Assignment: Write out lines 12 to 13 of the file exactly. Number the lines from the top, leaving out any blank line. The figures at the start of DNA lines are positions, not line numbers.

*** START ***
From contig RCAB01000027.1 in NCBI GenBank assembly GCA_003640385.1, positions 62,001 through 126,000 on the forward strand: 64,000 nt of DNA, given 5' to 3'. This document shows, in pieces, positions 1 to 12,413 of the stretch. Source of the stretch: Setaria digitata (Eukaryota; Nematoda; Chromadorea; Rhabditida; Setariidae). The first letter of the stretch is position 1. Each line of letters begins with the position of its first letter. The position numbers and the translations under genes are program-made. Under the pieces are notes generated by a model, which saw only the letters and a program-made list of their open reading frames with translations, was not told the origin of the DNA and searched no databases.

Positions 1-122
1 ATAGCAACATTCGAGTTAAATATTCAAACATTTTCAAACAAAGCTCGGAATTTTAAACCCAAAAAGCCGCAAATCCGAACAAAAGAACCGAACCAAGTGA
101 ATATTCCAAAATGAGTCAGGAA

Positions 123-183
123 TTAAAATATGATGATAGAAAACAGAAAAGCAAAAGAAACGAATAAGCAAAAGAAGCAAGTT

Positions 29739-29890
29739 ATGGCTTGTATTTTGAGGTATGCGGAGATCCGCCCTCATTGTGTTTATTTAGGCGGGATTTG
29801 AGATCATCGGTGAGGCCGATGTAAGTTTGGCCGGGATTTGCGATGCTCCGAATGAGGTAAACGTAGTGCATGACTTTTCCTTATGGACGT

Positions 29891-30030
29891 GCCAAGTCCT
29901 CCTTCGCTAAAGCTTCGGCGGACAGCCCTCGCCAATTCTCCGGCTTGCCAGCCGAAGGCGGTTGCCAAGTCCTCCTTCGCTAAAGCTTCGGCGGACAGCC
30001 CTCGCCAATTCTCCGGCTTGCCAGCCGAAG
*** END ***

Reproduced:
29901 CCTTCGCTAAAGCTTCGGCGGACAGCCCTCGCCAATTCTCCGGCTTGCCAGCCGAAGGCGGTTGCCAAGTCCTCCTTCGCTAAAGCTTCGGCGGACAGCC
30001 CTCGCCAATTCTCCGGCTTGCCAGCCGAAG